The compromised endpoint would communicate with an external server set up by an attacker to establish a command & control channel. After establishing the connection, the attacker has full control of the victim’s machine. Until recently, IRC (Internet Relay Chat) was the traditional C2 channel used by attackers. This is no longer the case, as modern security solutions can easily detect malicious IRC traffic.
The most common C2 channels used by adversaries nowadays:
- The protocols HTTP on port 80 and HTTPS on port 443 – this type of beaconing blends the malicious traffic with the legitimate traffic and can help the attacker evade firewalls.
- DNS (Domain Name Server). The infected machine makes constant DNS requests to the DNS server that belongs to an attacker, this type of C2 communication is also known as DNS Tunneling.
Important to note that an adversary or another compromised host can be the owner of the C2 infrastructure.
After going through six phases of the attack, “Megatron” can finally achieve his goals, which means taking action on the original objectives. With hands-on keyboard access, the attacker can achieve the following:
- Collect the credentials from users.
- Perform privilege escalation (gaining elevated access like domain administrator access from a workstation by exploiting the misconfiguration).
- Internal reconnaissance (for example, an attacker gets to interact with internal software to find its vulnerabilities).
- Lateral movement through the company’s environment.
- Collect and exfiltrate sensitive data.
- Deleting the backups and shadow copies. Shadow Copy is a Microsoft technology that can create backup copies, snapshots of computer files, or volumes.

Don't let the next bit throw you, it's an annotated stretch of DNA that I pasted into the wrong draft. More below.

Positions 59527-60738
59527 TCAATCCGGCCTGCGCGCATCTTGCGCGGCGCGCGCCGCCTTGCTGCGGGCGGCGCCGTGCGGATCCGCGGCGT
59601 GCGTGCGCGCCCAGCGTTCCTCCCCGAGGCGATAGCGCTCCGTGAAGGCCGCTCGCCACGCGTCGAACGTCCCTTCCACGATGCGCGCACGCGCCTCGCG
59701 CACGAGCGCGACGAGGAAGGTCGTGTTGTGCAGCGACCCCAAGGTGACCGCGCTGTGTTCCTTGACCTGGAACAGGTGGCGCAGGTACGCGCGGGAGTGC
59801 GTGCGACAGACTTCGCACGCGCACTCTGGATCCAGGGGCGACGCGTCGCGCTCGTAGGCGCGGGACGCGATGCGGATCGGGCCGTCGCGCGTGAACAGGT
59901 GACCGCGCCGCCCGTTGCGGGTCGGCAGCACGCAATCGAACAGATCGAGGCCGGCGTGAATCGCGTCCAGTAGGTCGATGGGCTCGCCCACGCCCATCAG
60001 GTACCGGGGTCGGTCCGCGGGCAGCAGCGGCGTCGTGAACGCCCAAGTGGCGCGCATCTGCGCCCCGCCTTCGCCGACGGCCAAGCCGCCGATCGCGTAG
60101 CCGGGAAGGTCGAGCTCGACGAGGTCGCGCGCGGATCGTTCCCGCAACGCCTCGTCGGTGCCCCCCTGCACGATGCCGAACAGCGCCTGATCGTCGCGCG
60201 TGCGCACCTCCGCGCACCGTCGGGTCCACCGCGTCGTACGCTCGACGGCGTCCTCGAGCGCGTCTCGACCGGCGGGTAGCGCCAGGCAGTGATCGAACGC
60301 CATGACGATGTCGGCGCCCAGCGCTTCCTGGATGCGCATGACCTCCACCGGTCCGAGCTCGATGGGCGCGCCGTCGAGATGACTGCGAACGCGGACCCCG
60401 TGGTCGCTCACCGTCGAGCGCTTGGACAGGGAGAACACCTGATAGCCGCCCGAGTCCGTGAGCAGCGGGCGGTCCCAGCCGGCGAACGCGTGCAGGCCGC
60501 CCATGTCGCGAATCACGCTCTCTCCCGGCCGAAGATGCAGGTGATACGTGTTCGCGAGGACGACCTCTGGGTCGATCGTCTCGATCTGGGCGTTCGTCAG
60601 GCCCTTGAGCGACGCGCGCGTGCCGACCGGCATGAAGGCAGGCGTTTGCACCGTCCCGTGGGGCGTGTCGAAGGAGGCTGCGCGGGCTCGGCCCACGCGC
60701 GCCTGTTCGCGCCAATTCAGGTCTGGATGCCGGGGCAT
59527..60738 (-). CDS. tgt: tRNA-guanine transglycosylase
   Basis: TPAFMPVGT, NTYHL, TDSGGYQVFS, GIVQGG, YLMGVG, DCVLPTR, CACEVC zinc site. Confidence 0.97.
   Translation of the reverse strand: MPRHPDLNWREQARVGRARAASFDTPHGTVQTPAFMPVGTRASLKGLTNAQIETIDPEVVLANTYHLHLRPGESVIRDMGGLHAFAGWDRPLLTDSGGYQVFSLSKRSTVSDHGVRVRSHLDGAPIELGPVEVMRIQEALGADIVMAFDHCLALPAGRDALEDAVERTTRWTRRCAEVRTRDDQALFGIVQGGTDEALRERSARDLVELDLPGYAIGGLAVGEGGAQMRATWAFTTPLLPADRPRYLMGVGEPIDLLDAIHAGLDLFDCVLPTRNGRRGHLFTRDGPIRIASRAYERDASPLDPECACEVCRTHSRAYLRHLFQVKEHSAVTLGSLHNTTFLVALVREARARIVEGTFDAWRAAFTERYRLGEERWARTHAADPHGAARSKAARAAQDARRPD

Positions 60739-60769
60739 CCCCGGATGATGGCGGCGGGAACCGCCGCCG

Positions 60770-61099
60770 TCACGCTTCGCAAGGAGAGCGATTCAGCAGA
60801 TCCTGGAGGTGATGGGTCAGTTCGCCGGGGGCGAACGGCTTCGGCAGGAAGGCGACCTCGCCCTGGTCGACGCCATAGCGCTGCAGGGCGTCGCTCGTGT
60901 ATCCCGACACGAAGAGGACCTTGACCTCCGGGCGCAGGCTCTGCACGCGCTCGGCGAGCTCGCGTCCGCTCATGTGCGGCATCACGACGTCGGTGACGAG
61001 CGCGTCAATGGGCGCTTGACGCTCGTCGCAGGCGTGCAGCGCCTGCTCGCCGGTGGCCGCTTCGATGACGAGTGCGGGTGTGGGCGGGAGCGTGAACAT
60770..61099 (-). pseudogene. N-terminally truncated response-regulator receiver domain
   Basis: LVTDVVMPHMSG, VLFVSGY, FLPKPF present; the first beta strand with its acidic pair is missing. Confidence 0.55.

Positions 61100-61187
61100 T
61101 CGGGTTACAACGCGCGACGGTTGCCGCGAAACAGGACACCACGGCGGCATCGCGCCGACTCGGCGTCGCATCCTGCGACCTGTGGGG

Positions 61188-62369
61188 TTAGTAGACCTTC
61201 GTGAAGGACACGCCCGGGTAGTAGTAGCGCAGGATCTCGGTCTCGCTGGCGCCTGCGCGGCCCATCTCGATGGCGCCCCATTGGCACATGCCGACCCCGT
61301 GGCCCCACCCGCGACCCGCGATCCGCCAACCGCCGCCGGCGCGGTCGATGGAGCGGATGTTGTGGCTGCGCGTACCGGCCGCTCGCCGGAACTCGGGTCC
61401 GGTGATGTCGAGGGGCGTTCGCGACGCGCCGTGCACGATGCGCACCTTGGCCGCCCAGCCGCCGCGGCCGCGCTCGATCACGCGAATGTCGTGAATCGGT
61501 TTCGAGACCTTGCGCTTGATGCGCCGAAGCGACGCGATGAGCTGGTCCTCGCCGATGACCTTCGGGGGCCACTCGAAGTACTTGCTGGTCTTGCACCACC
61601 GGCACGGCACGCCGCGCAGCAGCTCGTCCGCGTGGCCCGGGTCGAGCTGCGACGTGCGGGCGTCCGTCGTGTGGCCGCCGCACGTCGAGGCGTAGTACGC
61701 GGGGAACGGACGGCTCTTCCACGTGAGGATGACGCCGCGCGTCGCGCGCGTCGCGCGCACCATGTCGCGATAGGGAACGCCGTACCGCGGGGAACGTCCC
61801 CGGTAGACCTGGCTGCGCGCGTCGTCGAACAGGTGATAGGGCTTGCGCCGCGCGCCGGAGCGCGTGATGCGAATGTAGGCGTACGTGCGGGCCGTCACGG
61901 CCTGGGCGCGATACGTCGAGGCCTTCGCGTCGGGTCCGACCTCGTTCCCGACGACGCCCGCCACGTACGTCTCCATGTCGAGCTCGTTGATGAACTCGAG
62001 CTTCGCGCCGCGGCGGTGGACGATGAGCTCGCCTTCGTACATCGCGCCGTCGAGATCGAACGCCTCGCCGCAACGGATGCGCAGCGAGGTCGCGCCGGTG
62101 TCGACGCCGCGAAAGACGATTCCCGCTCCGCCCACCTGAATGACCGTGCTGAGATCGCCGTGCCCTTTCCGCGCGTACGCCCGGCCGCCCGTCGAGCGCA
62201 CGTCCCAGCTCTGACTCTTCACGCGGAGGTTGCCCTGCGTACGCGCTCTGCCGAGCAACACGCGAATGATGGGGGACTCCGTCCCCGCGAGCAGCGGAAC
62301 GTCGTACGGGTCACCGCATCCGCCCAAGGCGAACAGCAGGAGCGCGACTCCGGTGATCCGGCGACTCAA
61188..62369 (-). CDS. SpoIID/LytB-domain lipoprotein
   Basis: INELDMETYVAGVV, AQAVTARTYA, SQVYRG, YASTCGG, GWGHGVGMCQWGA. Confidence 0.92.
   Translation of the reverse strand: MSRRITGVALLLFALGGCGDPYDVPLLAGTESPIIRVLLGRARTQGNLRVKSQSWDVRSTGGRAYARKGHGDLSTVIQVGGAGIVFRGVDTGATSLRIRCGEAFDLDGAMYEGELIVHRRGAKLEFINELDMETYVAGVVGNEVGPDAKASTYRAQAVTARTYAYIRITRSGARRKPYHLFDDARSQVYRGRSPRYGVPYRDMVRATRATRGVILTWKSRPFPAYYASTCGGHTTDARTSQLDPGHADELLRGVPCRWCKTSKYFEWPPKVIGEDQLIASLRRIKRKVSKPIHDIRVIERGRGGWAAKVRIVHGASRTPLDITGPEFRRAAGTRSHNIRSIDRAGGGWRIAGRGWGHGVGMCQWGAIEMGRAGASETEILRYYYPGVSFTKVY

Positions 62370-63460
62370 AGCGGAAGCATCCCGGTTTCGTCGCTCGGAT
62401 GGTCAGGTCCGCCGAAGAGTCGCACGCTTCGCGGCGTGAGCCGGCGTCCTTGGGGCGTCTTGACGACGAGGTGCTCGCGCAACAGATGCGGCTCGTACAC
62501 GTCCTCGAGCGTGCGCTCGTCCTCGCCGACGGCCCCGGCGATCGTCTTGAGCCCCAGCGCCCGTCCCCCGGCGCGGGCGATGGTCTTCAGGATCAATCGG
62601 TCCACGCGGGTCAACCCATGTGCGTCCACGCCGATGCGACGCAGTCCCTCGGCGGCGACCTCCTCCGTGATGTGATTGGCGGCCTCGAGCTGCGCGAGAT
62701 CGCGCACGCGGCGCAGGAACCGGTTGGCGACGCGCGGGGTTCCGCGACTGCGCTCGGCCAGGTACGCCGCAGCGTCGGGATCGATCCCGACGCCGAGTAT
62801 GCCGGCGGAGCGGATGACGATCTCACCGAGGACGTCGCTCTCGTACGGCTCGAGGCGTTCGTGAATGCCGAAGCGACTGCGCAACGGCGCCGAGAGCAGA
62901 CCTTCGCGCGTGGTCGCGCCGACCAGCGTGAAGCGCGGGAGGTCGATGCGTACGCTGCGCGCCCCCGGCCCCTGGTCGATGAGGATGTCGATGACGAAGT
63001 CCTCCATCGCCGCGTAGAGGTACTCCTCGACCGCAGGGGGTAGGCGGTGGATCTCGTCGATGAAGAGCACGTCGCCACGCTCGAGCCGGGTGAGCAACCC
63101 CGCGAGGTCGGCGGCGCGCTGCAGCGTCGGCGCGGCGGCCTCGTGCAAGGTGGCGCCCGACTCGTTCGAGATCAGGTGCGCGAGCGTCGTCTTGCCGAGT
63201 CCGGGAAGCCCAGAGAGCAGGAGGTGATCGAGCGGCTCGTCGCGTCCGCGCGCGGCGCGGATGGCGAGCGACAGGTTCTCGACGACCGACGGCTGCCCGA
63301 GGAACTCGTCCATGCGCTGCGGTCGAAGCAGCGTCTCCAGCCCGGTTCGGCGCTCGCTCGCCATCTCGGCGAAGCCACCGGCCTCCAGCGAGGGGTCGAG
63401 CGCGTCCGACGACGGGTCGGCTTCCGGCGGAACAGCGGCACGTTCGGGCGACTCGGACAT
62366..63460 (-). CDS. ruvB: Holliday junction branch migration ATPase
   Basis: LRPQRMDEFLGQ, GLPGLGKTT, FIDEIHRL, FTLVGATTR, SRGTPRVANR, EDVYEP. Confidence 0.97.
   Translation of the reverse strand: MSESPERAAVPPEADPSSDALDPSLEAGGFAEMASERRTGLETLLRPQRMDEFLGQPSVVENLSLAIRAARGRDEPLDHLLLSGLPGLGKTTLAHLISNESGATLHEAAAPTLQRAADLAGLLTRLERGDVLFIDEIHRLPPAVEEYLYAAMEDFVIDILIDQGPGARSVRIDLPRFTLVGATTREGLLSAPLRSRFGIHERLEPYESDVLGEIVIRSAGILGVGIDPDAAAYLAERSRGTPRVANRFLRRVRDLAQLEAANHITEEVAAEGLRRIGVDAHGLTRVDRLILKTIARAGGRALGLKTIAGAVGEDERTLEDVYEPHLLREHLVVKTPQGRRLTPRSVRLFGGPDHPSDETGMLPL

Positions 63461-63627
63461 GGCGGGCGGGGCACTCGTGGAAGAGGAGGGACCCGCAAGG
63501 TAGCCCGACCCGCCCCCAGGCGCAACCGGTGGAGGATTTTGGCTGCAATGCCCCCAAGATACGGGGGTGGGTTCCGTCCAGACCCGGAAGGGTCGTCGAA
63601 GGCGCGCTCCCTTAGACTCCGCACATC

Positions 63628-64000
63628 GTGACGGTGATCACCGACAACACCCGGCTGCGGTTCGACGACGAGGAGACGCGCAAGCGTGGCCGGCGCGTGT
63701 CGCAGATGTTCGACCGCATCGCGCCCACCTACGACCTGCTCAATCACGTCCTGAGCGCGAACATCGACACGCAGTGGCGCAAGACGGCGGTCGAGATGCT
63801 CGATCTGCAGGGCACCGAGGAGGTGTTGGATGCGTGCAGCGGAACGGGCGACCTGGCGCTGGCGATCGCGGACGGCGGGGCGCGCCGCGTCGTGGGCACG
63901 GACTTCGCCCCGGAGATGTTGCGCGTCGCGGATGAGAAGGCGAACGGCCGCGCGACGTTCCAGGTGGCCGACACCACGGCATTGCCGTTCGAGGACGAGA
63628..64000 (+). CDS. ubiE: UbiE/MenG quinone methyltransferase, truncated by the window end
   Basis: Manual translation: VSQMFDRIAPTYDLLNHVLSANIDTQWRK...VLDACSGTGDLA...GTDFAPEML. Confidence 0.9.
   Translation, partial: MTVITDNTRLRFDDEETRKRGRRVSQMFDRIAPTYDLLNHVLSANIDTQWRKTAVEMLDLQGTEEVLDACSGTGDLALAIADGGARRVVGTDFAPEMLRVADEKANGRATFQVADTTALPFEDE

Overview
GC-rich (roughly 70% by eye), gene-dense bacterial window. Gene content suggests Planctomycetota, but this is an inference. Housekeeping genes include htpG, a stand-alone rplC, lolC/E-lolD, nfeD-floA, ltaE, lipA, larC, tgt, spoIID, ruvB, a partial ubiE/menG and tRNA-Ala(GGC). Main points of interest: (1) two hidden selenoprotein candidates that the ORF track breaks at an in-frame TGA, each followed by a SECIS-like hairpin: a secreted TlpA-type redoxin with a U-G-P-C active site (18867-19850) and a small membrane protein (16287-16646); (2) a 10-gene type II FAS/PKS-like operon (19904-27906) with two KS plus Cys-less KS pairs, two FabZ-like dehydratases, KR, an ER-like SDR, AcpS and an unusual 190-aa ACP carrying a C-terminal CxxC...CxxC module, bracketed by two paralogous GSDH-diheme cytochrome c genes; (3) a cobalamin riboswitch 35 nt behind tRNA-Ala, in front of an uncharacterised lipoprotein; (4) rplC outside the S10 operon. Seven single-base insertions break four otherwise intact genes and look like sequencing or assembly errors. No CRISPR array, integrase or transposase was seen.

- Overwrite or corrupt data.
We really hope you enjoyed this room. In order to strengthen your knowledge, let’s do a practice analysis.
Here is the real-world scenario for you to tackle:
The infamous Target cyber-attack, which led to one of the largest data breaches in history took place on November 27, 2013.
On December 19th, 2013, Target released a statement confirming the breach, stating that approximately 40 million credit and debit card accounts were impacted between Nov. 27 and Dec. 15, 2013. Target had to pay the fine of $18.5 million under the terms of the multistate settlement agreement. This is considered to be the largest data-breach settlement in history.
How did the data breach happen? Deploy the static site attached to this task and apply your skills to build the Cyber Kill Chain of this scenario. Here are some tips to help you complete the practical:
1. Add each item on the list in the correct Kill Chain entry-form on the Static Site Lab:
- exploit public-facing application
- data from local system
- dynamic linker hijacking
- spearphishing attachment
- fallback channels
2. Use the ‘Check answers’ button to verify whether the answers are correct (where wrong answers will be underlined in red).
Cyber Kill Chain can be a great tool to improve network defence. Is it perfect and can it be the only tool to rely on? No.
The traditional Cyber Kill Chain or Lockheed Martin Cyber Kill Chain was last modified in 2011, which, if you remember, is the date of its establishment. The absence of updates and modifications creates security gaps.
The traditional Cyber Kill Chain was designed to secure the network perimeter and protect against malware threats. But the cybersecurity threats have developed drastically nowadays, and adversaries are combining multiple TTP (tactics, techniques, and procedures) to achieve their goal. Adversaries are capable of defeating threat intelligence by modifying the file hashes and IP addresses. Security solutions companies are developing technologies like AI (Artificial Intelligence) and different algorithms to detect even slight and suspicious changes.
Since the main focus of the framework is on malware delivery and network security, the traditional Cyber Kill Chain will not be able to identify Insider Threats. According to CISA, “The Insider Threat is the potential for an insider to use their authorized access or understanding of an organization to harm that organization.”
We recommend not only relying on the traditional Cyber Kill Chain model but also referring to MITRE ATT&CK as well as Unified Kill Chain to apply a more comprehensive approach to your defence methodologies.